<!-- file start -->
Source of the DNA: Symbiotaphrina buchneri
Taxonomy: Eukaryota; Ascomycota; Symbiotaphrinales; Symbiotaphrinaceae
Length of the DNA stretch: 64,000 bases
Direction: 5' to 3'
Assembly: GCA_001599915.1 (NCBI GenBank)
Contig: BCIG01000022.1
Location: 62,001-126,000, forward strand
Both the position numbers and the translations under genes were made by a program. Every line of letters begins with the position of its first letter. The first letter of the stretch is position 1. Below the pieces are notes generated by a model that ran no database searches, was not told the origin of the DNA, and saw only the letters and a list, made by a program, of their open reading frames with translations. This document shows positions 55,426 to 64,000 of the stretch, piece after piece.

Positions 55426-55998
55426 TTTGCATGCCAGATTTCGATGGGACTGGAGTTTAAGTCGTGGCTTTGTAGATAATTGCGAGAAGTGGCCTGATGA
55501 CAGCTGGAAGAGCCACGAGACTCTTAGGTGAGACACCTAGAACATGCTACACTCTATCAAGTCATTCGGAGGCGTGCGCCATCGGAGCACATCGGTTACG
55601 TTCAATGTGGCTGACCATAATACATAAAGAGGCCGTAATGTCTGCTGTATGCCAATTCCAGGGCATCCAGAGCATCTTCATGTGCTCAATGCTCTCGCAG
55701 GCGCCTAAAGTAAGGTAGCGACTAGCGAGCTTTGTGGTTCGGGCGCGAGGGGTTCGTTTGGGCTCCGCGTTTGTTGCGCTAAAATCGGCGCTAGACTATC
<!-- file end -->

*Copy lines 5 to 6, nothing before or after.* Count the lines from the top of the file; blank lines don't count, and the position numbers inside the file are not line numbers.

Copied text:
Assembly: GCA_001599915.1 (NCBI GenBank)
Contig: BCIG01000022.1